Posted by: ioannespaulus | June 7, 2009

Clarification of Declension and Case/Form

Hello!

I’ve been told that some people are confused about declension and case. Declension refers to groups of nouns which follow a specific pattern of endings depending on the case, e.g. Nominative, Accusative, etc…

There are FIVE declensions, and so far, we’ve covered two.

In each declension, there are SIX cases: Nominative, Vocative, Genitive, Dative, Accusative, and Ablative.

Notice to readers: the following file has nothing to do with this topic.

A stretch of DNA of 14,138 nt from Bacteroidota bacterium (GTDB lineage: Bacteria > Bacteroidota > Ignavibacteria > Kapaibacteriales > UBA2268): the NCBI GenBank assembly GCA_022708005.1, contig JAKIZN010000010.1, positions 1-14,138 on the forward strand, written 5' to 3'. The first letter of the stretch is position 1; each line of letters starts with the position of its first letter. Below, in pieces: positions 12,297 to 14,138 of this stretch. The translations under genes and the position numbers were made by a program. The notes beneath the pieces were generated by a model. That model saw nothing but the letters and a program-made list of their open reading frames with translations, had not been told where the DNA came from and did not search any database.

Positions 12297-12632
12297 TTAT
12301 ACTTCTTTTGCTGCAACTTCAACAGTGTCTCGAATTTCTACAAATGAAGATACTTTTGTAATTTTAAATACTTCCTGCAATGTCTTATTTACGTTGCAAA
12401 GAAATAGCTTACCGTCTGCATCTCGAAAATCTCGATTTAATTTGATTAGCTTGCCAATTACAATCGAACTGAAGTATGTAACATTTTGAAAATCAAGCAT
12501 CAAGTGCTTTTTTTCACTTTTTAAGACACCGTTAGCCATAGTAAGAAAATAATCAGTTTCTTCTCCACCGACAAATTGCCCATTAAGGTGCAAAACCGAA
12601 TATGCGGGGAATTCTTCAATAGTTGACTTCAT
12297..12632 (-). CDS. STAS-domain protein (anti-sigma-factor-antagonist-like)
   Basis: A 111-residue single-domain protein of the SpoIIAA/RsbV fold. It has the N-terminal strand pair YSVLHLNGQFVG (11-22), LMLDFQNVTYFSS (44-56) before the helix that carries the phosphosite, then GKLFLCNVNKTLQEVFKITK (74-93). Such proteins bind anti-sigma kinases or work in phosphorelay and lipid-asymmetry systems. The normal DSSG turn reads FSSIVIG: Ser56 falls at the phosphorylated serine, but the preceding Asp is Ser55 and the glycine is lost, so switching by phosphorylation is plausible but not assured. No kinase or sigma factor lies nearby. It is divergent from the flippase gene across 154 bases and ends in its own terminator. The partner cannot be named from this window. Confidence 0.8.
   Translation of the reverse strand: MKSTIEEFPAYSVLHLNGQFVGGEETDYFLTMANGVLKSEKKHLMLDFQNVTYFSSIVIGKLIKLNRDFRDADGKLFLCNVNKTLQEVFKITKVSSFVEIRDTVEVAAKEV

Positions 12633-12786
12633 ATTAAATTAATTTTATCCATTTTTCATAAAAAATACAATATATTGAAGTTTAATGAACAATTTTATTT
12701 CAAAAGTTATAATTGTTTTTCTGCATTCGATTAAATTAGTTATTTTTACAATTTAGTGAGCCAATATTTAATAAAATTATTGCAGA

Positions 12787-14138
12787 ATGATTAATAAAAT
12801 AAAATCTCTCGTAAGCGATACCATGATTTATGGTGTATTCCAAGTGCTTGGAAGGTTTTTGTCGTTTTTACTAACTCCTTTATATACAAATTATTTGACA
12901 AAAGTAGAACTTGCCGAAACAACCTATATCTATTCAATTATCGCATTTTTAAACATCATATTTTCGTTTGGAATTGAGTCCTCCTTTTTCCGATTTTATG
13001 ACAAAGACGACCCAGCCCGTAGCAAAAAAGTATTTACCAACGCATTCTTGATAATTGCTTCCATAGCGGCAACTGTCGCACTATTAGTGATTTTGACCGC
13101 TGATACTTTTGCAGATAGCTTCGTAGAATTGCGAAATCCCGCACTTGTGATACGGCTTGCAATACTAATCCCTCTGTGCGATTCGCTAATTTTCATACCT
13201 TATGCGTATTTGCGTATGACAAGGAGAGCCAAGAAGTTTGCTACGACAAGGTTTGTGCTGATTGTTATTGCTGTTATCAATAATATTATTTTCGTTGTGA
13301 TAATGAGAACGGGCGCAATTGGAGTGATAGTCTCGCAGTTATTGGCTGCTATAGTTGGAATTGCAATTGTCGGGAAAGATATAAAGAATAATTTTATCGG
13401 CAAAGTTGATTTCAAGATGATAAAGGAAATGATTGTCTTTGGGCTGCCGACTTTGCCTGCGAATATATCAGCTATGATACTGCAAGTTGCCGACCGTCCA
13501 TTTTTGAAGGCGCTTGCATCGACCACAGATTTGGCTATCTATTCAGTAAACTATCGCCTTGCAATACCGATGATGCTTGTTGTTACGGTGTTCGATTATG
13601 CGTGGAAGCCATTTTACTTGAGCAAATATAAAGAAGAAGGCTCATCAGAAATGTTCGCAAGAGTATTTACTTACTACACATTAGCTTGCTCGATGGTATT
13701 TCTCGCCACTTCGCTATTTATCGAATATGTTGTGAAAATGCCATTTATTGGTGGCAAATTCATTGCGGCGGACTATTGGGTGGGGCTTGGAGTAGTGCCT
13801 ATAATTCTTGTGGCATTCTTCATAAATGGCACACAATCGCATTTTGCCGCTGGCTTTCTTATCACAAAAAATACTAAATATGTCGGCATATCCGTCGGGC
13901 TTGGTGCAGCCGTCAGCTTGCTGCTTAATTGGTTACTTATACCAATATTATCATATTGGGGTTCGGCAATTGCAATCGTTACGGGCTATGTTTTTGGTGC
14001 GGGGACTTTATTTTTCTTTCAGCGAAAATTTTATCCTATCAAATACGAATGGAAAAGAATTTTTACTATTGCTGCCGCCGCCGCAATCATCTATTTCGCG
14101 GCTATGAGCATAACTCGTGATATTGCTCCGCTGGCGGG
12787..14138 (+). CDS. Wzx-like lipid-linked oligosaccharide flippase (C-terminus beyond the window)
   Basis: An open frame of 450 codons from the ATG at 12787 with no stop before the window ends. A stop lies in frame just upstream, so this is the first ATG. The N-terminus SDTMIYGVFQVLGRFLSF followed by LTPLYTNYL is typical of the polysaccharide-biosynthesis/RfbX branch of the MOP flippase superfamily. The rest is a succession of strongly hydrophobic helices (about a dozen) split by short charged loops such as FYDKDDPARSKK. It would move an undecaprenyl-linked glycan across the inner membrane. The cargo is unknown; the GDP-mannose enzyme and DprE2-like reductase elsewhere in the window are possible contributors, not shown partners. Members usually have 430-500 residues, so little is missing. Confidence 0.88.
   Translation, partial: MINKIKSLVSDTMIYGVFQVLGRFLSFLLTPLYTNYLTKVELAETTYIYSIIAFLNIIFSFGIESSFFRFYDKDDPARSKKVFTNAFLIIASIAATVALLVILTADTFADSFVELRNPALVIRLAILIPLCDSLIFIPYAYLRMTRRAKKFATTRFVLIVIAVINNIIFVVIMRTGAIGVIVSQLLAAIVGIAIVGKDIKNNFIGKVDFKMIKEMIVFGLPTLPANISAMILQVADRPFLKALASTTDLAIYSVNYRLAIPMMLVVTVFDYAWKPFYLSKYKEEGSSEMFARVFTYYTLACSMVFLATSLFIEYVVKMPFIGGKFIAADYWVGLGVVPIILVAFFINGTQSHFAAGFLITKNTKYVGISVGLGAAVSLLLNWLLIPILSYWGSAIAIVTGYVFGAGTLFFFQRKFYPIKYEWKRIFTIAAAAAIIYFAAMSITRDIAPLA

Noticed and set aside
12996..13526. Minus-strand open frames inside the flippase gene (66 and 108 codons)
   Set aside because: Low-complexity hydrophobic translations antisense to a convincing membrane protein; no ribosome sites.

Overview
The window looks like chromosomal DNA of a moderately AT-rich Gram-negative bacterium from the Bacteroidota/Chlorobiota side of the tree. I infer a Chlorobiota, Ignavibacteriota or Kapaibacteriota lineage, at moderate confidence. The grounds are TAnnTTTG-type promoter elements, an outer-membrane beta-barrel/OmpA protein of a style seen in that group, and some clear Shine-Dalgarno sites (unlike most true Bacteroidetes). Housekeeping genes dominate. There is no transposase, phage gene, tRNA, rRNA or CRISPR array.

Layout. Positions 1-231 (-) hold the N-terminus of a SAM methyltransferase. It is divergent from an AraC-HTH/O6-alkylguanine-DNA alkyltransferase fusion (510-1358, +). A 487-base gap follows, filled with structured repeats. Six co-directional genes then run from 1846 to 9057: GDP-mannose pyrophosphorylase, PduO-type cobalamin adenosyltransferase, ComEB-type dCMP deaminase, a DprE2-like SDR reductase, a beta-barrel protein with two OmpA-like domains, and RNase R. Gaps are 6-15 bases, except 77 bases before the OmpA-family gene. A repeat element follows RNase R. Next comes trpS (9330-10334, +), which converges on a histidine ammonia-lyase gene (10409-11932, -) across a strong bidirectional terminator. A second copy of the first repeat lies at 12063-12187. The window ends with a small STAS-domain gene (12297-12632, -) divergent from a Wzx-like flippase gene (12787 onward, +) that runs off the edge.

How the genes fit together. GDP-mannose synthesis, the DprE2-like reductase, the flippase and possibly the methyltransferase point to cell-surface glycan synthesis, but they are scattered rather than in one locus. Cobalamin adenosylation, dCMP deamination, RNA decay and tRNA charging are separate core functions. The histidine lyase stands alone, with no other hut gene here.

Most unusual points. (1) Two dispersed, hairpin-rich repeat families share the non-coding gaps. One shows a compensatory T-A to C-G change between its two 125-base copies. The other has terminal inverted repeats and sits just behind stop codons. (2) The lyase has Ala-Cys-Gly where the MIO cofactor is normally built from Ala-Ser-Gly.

When you analyse a noun, you need to analyse the following things:

  • Which declension does it belong to?
  • What case is it in?
  • Singular or plural?
  • What is the gender?

For example, the word stellarum:

  • -arum gives you a clue that it belongs to the FIRST DECLENSION.
  • -arum is of genitive case
  • it is a plural case
  • Being of the first declension, it is usually feminine.

When you check a dictionary, you will never find that word in it. Instead, you would find this instead:

stella, -ae, f: star

[Word in Nominative Form], [Genitive ending], [gender]: [english meaning]

Hope this helps! Do leave comments in this box if you have questions.

God bless!

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